February 29th 2014 would have been the 70th birthday of Storm Thorgerson: master of album cover design and a unique talent whom we were very proud to know.
Last week I watched the Culture Show's Henri Matisse - A Cut Above the Rest
. It brought to mind the impression we had of Storm, over the last few years, as an artist truly racing to realise as many of his ideas as possible in the time he had left; time he knew was borrowed. Though he was battling a serious illness there was never any question of his letting up the pace.
In the last few months of his life Storm was working on several print editions with us, and no doubt all kinds of other projects with other publishers, clients, galleries, musicians. Opposites
, from the work he made recently for Biffy Clyro, and nine images
produced with Aubrey Powell at Hipgnosis many years ago all made it through approval at his bedside. Stacks of prints were brought to him there for signing, at his insistence. If you knew Storm you'd know that his insistence was the ultimate authority.
Storm's self believe and the force of his passion for the sleeve design genre fuelled a loyal and passionate following - both public and professional.
We miss him dearly and daily. He loved playing with numbers, so here, in honour of Storm at 70, are 7 of his best album covers in our opinion, along with annotations by the man himself. Feel free to agree, disagree or share your list below.
|10cc Look Hear?|
"This picture of a sheep on a psychoanalytic couch was designed as a poster insert for 10cc's 1980 album Look Here. The band had asked for 'something different'. I decided to take them literally and suggest something without imagery, without imagery? Bit like shooting myself in the foot.
"I suggested that the album cover was verbal, like a newspaper headline, large fragmented text, no imagery. I thought it was more engaging to ask a question and between us we came up with 'Are You Normal?' as if the viewer were barmy, which somehow applied to the intrinsic madness of rock'n'roll, of 10cc....."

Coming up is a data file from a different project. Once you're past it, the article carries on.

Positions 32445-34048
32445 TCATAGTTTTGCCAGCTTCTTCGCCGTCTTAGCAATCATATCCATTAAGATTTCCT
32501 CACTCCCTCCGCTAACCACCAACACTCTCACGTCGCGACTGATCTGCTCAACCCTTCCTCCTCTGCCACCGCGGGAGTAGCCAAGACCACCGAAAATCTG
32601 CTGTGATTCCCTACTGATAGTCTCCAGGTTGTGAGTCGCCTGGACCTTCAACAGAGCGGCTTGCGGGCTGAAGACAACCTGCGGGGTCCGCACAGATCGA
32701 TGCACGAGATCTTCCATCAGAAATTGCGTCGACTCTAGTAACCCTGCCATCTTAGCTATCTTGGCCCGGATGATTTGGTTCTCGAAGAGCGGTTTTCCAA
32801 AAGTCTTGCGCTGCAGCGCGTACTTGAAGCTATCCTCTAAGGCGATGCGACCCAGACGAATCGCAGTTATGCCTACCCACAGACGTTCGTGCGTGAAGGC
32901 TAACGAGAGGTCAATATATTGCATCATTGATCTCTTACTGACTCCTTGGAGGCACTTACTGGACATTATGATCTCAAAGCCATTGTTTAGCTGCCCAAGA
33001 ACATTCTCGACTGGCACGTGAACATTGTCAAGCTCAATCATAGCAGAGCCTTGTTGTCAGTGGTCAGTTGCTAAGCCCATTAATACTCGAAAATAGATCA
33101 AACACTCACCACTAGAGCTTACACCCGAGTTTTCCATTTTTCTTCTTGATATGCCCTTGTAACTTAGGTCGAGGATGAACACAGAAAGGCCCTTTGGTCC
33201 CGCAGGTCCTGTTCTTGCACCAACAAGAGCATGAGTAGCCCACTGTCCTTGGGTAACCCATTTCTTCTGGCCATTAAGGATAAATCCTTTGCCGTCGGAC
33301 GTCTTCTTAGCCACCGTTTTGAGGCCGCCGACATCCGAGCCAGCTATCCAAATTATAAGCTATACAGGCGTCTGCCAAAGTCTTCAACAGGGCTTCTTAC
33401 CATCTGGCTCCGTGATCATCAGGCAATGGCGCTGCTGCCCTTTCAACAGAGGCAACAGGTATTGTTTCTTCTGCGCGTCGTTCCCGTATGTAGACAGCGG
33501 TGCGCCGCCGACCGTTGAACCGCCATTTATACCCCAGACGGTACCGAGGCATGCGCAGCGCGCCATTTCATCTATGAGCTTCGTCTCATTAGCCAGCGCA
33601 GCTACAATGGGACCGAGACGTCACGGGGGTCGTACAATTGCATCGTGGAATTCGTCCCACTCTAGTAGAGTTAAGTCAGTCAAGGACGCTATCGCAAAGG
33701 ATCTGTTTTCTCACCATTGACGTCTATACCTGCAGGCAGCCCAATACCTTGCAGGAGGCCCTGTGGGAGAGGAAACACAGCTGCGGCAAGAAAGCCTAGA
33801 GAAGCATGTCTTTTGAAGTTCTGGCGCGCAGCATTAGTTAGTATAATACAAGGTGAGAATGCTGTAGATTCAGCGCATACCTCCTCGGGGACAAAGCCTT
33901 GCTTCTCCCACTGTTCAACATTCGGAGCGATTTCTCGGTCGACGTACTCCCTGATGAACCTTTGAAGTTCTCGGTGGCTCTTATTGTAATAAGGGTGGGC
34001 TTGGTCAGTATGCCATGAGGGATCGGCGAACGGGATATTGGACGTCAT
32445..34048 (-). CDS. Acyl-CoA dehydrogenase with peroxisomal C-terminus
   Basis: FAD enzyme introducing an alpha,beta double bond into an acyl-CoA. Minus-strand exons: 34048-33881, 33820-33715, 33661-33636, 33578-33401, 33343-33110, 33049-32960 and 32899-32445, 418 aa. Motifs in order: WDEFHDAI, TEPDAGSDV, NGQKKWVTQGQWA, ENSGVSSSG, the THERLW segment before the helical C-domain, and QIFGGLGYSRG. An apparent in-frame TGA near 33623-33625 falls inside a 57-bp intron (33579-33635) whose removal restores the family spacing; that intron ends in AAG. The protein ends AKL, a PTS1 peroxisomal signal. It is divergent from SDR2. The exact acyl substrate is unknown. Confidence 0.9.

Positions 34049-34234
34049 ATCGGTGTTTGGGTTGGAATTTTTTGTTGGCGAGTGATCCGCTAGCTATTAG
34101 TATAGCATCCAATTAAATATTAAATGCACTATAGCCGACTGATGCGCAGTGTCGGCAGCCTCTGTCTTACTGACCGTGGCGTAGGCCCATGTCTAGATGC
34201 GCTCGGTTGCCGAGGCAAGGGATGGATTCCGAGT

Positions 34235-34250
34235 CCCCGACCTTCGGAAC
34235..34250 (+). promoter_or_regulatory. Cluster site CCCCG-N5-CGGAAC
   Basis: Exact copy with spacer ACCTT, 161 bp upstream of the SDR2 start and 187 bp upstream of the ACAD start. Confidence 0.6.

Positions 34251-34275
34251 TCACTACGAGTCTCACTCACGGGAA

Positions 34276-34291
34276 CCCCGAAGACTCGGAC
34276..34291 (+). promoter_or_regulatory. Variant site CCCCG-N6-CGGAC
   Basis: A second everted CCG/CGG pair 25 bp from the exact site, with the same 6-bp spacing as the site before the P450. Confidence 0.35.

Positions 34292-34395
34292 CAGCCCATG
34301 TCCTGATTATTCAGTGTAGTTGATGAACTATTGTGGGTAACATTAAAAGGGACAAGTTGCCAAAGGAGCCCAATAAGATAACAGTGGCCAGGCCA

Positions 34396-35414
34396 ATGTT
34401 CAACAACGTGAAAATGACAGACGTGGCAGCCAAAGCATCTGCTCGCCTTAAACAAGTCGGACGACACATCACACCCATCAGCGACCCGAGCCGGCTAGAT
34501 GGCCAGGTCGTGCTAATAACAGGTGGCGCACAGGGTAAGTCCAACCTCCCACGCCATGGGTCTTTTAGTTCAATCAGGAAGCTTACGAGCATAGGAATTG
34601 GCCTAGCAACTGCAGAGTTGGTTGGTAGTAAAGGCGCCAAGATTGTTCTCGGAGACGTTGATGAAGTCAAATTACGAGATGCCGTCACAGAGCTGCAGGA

"The design for A Momentary Lapse of Reason by Pink Floyd came initially from a line of lyric, namely 'visions of an empty bed' from the song 'Yet Another Movie. The line prompted 'a vision of empty beds' stretching into the distance, winding away from the camera like a river, as in 'river bed'. It seemed preposterous enough to suit the album title: loads of empty beds sitting on a beach certainly constituted something crazy, an act of madness, a momentary lapse of reason at the very least.
|Pink Floyd A Momentary Lapse of Reason|"Who but the Floyd would be crazy enough to endorse shooting a vast number of empty hospital beds on a sea shore? And pay for it, the lovely crazy fools."
"Since the album was called Vinyl Futures and the band called Riff Raff the combination called for something quirky but to do with vinyl. The model’s face and particularly his expressions inspired the finished cover. The image was shot in an old train carriage to add to the quirky feel we wanted"
|Riff Raff Vinyl Futures|
"Steve Miller is very much about guitars and I was trying to think of a way to imbue a guitar with all the emotion and artistry that is part of Steve Miller. So I imagined that this guitar was full of water, and the people were pouring the water or their emotions or their history or stories into the guitar or into the song that the guitar was playing."